abstractions on top of it.

For what it's worth, if there was some post-human apocalyptic world where
literally everything had to go inside an unsafe block, the silver lining
in a hypothetical situation like this is that unsafe does not disable all
of Rust's static analysis like the borrow checker, etc. It allows you to
do things like directly dereference a pointer, etc. Unsafe also doesn't
automatically mean that the code is wrong or that it has memory issues;
it just means that the compiler can't guarantee that it doesn't based on
what you do in the unsafe block.

Connor


^ permalink raw reply	[flat|nested] 180+ messages in thread

* Re: [PATCH 04/13] Kbuild: Rust support
  2021-04-16 17:05     ` Linus Torvalds
@ 2021-04-16 17:47       ` Miguel Ojeda
  2021-04-16 18:09         ` Al Viro
  0 siblings, 1 reply; 180+ messages in thread
From: Miguel Ojeda @ 2021-04-16 17:47 UTC (permalink / raw)
  To: Linus Torvalds
  Cc: Peter Zijlstra, Miguel Ojeda, Greg Kroah-Hartman, rust-for-linux,
	Linux Kbuild mailing list, open list:DOCUMENTATION,
	Linux Kernel Mailing List, Alex Gaynor, Geoffrey Thomas,
	Finn Behrens, Adam Bratschi-Kaye, Wedson Almeida Filho,
	Michael Ellerman

On Fri, Apr 16, 2021 at 7:05 PM Linus Torvalds
<torvalds@linux-foundation.org> wrote:
>
> Typical Rust error handling should match the regular kernel
> IS_ERR/ERR_PTR/PTR_ERR model fairly well, although the syntax is
> fairly different (and it's not limited to pointers).

Yeah, exactly. We already have a `KernelResult<T>` type which is a
`Result<T, Error>`, where `Error` is a wrapper for the usual kernel
int errors.

So, for instance, a function that can either fail or return `Data`
would have a declaration like:

    pub fn foo() -> KernelResult<Data>

A caller that needs to handle the error can use pattern matching or
one of the methods in `Result`. And if they only need to bubble the
error up, they can use the ? operator:

    pub fn bar() -> KernelResult<Data> {
        let data = foo()?;

        // `data` is already a `Data` here, not a `KernelResult<Data>`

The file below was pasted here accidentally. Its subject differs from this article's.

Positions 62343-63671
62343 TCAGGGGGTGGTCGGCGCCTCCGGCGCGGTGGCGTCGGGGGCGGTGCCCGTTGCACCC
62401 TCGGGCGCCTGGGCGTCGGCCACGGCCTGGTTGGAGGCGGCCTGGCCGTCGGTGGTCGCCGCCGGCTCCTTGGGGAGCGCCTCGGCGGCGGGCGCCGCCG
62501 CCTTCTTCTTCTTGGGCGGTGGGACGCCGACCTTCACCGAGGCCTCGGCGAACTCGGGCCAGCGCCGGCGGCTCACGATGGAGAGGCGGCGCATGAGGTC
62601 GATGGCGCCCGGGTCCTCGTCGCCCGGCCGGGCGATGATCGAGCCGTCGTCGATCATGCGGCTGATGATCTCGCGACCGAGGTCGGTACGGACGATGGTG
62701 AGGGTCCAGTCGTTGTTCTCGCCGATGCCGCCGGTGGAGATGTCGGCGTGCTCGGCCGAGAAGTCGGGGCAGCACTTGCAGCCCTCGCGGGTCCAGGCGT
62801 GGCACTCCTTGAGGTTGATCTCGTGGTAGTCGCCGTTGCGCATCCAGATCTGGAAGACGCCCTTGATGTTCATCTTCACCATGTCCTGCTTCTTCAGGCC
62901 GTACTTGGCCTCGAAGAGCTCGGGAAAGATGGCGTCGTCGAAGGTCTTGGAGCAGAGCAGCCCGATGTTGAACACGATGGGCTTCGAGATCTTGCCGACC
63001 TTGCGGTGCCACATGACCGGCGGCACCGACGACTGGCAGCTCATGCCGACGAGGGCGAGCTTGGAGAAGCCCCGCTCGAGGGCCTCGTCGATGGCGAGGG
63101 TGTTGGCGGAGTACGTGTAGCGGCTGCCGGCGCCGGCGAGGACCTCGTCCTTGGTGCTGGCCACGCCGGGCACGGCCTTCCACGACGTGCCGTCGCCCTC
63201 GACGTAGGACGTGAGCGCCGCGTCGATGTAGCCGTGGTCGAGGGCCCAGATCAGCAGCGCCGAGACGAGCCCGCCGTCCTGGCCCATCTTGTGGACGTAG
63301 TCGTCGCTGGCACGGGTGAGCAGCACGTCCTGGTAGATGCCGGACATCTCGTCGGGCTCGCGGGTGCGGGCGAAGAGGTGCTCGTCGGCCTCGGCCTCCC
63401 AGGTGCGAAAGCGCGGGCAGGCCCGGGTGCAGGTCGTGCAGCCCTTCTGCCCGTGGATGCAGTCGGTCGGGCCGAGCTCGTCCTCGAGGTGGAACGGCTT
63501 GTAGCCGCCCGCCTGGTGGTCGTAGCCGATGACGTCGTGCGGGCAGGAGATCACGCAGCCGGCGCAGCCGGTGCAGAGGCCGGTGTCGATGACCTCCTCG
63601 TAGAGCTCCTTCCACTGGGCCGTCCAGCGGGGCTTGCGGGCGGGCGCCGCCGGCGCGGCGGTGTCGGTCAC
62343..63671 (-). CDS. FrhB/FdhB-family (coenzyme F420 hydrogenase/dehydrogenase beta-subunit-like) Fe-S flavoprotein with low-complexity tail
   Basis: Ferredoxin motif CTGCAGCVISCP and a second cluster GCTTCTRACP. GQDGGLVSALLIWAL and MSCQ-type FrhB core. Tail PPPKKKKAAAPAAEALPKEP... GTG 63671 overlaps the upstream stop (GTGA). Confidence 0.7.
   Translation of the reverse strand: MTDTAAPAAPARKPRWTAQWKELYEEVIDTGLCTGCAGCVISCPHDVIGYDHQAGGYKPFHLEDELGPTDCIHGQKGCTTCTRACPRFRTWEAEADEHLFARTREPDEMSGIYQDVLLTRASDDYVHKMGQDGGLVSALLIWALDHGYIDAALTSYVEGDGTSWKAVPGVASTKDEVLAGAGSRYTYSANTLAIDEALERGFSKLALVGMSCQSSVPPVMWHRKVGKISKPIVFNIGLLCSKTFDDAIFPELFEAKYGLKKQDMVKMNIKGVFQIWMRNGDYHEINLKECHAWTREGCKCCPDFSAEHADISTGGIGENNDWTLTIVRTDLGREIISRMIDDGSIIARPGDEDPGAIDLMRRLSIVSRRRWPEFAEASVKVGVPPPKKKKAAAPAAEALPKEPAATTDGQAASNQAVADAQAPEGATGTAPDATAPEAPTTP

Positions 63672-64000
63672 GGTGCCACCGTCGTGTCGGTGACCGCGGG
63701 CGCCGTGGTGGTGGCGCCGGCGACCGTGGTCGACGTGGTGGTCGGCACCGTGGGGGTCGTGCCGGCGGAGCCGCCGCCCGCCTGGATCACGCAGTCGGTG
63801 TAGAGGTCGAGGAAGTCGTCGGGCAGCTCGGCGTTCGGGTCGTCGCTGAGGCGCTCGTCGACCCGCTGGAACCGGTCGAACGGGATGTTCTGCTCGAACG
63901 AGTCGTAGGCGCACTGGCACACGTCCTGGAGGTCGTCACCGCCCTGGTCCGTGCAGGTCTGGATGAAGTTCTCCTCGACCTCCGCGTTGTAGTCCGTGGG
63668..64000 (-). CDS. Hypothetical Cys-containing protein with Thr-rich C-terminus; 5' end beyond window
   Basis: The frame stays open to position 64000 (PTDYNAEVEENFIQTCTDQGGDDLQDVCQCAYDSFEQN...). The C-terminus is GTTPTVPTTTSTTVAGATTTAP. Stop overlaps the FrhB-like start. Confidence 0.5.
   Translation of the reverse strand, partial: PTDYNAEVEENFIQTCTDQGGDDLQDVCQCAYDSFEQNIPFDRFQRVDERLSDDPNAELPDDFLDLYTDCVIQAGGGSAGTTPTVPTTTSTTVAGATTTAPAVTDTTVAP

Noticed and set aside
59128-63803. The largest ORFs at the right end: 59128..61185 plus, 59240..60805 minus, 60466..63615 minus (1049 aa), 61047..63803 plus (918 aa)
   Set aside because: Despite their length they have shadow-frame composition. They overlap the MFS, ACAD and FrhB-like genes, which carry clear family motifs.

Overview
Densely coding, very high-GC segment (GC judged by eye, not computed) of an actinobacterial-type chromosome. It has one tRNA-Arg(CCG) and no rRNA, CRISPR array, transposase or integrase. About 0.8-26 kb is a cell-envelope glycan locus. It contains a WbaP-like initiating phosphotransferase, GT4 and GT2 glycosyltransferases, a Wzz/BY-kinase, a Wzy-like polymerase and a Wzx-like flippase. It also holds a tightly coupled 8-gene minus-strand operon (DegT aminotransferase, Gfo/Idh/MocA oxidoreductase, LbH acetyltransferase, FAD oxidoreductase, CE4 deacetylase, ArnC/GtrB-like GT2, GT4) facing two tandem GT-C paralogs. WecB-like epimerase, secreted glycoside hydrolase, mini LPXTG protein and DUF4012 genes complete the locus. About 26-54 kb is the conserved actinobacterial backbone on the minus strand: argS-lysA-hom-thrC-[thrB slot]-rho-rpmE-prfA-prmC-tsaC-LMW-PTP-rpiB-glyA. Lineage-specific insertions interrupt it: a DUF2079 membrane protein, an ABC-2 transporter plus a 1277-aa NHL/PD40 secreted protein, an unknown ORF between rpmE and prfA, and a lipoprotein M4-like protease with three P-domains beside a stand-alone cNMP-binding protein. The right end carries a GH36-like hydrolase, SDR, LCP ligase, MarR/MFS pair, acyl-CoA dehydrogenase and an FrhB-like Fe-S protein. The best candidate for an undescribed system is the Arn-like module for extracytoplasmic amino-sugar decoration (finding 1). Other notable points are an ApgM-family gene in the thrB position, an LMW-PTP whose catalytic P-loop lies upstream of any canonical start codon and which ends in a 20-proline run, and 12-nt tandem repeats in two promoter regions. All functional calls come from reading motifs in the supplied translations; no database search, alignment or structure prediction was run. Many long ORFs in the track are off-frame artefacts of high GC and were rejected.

}

Cheers,
Miguel

^ permalink raw reply	[flat|nested] 180+ messages in thread

* Re: [PATCH 00/13] [RFC] Rust support
  2021-04-16 17:18             ` Peter Zijlstra
@ 2021-04-16 18:08               ` Matthew Wilcox
  2021-04-17 11:17                 ` Peter Zijlstra
  0 siblings, 1 reply; 180+ messages in thread
From: Matthew Wilcox @ 2021-04-16 18:08 UTC (permalink / raw)
  To: Peter Zijlstra
  Cc: Miguel Ojeda, Willy Tarreau, Wedson Almeida Filho, Miguel Ojeda,
	Linus Torvalds, Greg Kroah-Hartman, rust-for-linux,
	Linux Kbuild mailing list, Linux Doc Mailing List, linux-kernel

On Fri, Apr 16, 2021 at 07:18:48PM +0200, Peter Zijlstra wrote:
> On Fri, Apr 16, 2021 at 07:10:17PM +0200, Miguel Ojeda wrote:
> 
> > Of course, UB is only a subset of errors, but it is a major one, and
> > particularly critical for privileged code.
> 
> I've seen relatively few UBSAN warnings that weren't due to UBSAN being
> broken.

Lucky you.

84c34df158cf215b0cd1475ab3b8e6f212f81f23

(i'd argue this is C being broken; promoting only as far as int, when
assigning to an unsigned long is Bad, but until/unless either GCC fixes
that or the language committee realises that being stuck in the 1970s
is Bad, people are going to keep making this kind of mistake)

^ permalink raw reply	[flat|nested] 180+ messages in thread

* Re: [PATCH 04/13] Kbuild: Rust support
  2021-04-16 17:47       ` Miguel Ojeda
@ 2021-04-16 18:09         ` Al Viro
  2021-04-16 18:57           ` Miguel Ojeda
  0 siblings, 1 reply; 180+ messages in thread
From: Al Viro @ 2021-04-16 18:09 UTC (permalink / raw)
  To: Miguel Ojeda
  Cc: Linus Torvalds, Peter Zijlstra, Miguel Ojeda, Greg Kroah-Hartman,
	rust-for-linux, Linux Kbuild mailing list,
	open list:DOCUMENTATION, Linux Kernel Mailing List, Alex Gaynor,
	Geoffrey Thomas, Finn Behrens, Adam Bratschi-Kaye,